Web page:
Currently listening to:Waka Waka by Shakira


A few things before i launch into today’s post.

1. VERY PLEASED photobucked reinstated my account, everything’s restored now! I no longer have to deal with the BANDWITH EXCEEDED sign glaring at me and accusing me of not signing up for a forty dollar pro account..

2. There is yakult at home :’)

3. I am Extremely tired/sleepy and i smell a little bit of tuna… ok too much information

4. It suddenly struck me today, the aptness of Independence Day

5. I am pretty sure i screwed up my first roll of film

I’m done with Invisible by Paul Auster.

I enjoyed it, but it inspires detached curiosity rather than intense engagement despite the concept of violence and experimentation explored in the novel. Personally felt as though the storyline was alright, slightly.. queer, odd, unbelievable, but what was memorable about the book was the narrative style.

The book is divided into four parts, and it’s told differently each time: the first, an attempt to recount/write chapter one by the main character, the second from the perspective of an old friend Jim, the third the attempt of the aforementioned friend to convey the story of the late protagonist from the bullet pointed notes he left behind and the last, a journal entry from a woman who used to have a crush on him as a girl.

In the third part especially, you feel as though the book is tied to the life force of the protagonist Adam Walker- he seems to be running out of energy, knowing that he’s probably dying, and the words become shorter, simpler, more urgent. And then it hits you as the reader that Adam is already dead when this is written, this is his friend’s attempt to reconstruct the story.

The language used is crisp and short, ie

“This is the kind of room poets are supposed to work in, the kind of room that threatens to break your spirit and forces you into constant battle with yourself.”

“He has consumed the rest of the daylight hours by walking aimlessly around the city, browsing in bookstores, reading on park benches, alive to the world around him but not yet immersed in it, still feeling his way, not unhappy, no, but wilting a little from the constant solitude.”

“He wonders if words aren’t an essential element of sex, if talking isn’t finally a more subtle form of touching, and if the images dancing in our heads aren’t just as important as the bodies we hold in our arms.”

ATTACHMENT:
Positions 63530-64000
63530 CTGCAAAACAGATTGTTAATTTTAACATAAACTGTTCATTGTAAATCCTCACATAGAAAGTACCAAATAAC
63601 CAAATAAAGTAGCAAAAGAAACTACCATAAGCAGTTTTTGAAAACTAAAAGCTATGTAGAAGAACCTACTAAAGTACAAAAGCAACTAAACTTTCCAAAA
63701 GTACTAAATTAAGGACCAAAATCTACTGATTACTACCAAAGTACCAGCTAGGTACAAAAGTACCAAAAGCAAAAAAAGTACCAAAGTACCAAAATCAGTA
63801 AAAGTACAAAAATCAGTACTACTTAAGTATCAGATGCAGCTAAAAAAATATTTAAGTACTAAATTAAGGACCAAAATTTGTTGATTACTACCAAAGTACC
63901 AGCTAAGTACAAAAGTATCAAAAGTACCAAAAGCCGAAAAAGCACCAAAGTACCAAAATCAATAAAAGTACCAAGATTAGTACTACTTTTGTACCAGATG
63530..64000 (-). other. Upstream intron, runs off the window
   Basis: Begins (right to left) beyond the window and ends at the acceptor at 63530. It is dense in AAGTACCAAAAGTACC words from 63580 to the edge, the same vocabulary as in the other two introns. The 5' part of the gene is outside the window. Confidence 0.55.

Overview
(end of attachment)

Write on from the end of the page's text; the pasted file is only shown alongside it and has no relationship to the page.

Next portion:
and the title above

“She believes you’re too good for this world, and because of that, the world will eventually crush you.”

The storyline is rather (imho) absurd, and it becomes even more so when Jim starts to try and verify the recounts of the now dead Adam, talking to Gwyn (adam’s sister), Cécile and so on. You start to wonder if anything you’ve read is true, especially when Jim says

I have already described how i revamped Walker’s notes for Fall. As for the names, they have been invented according to Gwyn’s instructions, and the reader can therefore be assured that Adam Walker is not Adam Walker. Gwyn Walker Tedesco is not Gwyn Walker Tedesco. Margot Jouffroy is not Margot Jouffroy.
(…) Last of all, I dont suppose it is necessary for me to add that my name is not Jim.

It is rare that a book turns around, looks you in the eye and acknowledges the presence of a reader before stating in a just-so-you-know tone oh by the way nothing here is real, you cant trust anything ive said so far. Its wonderfully disconcerting.

Another thing i liked about the narrative style was it’s matter of fact-ness. Below, an excerpt describing the death of Adam’s ten year old brother:

Andy got it into his head to go for an unchaperoned swim. Before leaving, the seven-year old adventurer sat down to write this short, semi-literate message—”Deare Mom, Ime in the lake Lov Andy”—then tiptoed out of the bungalow, jumped into the water, and drowned. “Ime in the lake.”

tiptoed out of the bungalow, jumped into the water, and drowned.
“Ime in the lake”

You blink slightly when you’re reading it (did someone just die?) go back, look at the line again before it finally hits you.
There is a lot of death in the novel.
Most of the people appearing in the novel are already dead and this is established midway through the book and it makes the entire book/words/conversation more surreal.

I liked this:

By writing about myself in the first person, I had smothered myself and made myself invisible. … I needed to separate myself from myself, to step back and carve out some space between myself and my subject (which was myself).

I am doing a terribly bad job of describing the book, really, not doing it justice at all. The writing style reminded me of Haruki Murakami and Margaret Atwood.

Recommended: Yes, if only for the writing style.

apparently Auster has won quite a few book awards, something i knew nothing about.. It was a pretty fortunate coincidence, me stumbling around determined to buy a book before the closing time and my eyes alighting on the robin-egg-blue hardcover of this book. I’m glad it turned out to be something i enjoyed reading.

Personal friends of mine: you can borrow it from me if you’re interested!
Everyone else: I got mine at Borders, you can try times/kino as well i’m sure if borders has it they’ll stock too.


finally watched the Callisto Cheerleading video this year and ITS SO GOOD!! i’m so proud of them :’)
Champions well deserved, bluebirds

I miss the rah-rah-ness of school life.

That’s all i really had to say. Sorry for the dryness/wordiness of this post, i’ve been so sleepy lately it should be illegal. It results in high levels of incoherence, VERY DANGEROUS for someone who makes her living off writing. Even the african-esque beats of Shakira’s Waka Waka on repeat cant seem to rouse me.. I need to find a way to inject caffeine directly into my bloodstream.

loljk im scared of needles.

k nights.